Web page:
Before you go and start soliciting your business for funding, make sure that your business plan is concise, to the point, and specific to your audience (investors). You don’t want your business plan to be similar to the Goldilocks and 3 Bears story by having a bowl of porridge that was too hot or too cold. You want that plan to be to that last bowl Goldilocks tried that was just right! The way your plan feels, written, and the audience it speaks to will be contingent on if you receive funding. Just like the porridge, if your business plan has just the right amount of content then it will be eaten alive by the sharks (aka investors).The long and drawn out legacy business plans are quickly becoming a way of the past. Investors, Banks, and whomever else who is going to read your business plan does not really want to read your 60 page plan or even something as simple as a business model canvas.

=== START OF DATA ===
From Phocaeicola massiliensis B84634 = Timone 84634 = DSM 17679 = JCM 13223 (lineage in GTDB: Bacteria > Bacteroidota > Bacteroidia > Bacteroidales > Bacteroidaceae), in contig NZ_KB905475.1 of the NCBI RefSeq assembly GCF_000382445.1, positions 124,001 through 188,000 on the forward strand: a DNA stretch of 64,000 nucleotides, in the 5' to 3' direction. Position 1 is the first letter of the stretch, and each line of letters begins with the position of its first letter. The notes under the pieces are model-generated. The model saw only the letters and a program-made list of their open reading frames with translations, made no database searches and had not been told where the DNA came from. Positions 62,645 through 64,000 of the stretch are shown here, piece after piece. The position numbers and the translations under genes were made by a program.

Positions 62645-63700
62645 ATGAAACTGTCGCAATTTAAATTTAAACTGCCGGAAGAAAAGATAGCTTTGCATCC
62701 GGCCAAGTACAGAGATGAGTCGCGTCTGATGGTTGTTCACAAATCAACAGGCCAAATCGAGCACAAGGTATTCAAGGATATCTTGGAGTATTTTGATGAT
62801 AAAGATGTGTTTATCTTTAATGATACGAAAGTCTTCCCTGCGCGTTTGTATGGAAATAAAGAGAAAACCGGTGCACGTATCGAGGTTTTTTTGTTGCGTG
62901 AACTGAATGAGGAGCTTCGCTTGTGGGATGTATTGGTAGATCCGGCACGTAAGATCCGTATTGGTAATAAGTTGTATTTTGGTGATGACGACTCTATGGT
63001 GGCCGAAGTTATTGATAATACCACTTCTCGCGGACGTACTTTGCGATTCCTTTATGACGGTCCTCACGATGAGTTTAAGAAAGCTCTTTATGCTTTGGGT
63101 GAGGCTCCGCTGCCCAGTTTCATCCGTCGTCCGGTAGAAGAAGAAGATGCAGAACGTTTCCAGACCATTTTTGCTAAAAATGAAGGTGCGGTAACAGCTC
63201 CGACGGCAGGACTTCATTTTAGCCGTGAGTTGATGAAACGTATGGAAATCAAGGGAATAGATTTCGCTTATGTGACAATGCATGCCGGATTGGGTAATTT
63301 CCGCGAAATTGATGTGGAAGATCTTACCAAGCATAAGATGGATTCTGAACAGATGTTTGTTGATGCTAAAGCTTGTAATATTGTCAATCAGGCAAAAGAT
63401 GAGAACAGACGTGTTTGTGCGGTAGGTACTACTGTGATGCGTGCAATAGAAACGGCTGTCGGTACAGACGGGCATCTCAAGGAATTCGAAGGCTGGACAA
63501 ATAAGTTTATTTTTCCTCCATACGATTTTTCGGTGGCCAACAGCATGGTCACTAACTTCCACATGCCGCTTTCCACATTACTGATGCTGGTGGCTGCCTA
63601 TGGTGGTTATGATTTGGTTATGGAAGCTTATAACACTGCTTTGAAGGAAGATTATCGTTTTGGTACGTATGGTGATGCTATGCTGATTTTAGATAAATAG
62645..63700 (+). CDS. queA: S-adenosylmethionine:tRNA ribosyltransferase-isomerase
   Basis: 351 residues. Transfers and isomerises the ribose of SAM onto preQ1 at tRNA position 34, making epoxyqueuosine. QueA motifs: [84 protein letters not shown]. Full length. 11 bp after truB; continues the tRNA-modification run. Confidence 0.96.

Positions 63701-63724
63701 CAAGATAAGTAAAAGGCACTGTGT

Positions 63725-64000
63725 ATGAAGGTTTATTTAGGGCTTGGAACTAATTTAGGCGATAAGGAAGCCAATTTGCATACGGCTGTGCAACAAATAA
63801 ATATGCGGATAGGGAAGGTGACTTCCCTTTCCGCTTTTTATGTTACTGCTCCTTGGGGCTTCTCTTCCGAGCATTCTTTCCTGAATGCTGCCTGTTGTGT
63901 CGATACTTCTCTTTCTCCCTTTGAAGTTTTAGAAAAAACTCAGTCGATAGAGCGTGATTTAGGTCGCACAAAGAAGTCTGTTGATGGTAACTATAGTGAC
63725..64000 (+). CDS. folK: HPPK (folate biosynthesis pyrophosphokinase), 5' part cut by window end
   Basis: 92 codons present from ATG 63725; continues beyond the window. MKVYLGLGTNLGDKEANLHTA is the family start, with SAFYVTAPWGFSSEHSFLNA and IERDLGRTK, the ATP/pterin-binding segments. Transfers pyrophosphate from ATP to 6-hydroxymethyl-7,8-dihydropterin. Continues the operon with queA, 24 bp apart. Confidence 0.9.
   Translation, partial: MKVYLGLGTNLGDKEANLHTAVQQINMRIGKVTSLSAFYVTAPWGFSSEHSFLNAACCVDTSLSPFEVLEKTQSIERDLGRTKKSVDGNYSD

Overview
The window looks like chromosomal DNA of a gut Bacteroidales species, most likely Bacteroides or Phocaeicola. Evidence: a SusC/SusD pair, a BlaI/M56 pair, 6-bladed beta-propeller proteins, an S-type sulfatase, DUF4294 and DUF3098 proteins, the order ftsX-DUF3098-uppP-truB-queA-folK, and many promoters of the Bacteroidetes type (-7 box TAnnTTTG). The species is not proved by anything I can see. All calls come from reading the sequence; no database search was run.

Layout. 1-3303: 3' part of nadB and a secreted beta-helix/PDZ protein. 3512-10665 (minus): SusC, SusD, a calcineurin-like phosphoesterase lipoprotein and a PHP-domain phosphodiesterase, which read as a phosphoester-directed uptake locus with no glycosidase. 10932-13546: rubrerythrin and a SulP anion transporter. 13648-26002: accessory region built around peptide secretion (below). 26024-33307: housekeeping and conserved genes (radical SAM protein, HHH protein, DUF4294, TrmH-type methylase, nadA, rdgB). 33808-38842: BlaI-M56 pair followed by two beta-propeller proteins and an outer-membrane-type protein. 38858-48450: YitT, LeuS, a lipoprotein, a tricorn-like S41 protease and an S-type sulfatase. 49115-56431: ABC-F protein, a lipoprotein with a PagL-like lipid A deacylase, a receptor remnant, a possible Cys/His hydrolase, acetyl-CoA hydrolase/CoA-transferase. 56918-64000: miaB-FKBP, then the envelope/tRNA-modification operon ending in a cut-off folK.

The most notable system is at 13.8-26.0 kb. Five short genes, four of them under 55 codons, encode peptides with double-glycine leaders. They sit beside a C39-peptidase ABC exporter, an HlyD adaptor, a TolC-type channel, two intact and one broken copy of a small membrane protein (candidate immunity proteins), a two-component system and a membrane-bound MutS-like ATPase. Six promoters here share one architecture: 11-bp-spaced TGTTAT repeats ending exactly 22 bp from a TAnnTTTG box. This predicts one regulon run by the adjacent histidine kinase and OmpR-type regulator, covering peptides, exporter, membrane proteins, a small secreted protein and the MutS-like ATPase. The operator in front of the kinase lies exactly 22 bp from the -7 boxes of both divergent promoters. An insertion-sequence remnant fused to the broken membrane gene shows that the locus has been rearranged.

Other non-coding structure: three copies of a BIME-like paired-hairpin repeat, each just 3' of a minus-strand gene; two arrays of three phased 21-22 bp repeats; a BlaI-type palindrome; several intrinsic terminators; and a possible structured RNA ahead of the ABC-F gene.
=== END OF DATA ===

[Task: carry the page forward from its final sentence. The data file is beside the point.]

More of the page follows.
Looking in from a backstage out into the crowd at a concert is a spectacular site. It can feel as good as it looks when applying this mindset to your Business Model Canvas (BMC). It can all be possible if you follow the process, have a solid team, and achieving many goals while learning by doing.
Putting it all together is all we need to do now that we have made it to the last blog post on this series describing the business model generation. Once finished outlining the last two Business Model Canvas (BMC), I will provide you with some basic tips and tricks that have worked while developing your business model on a canvas.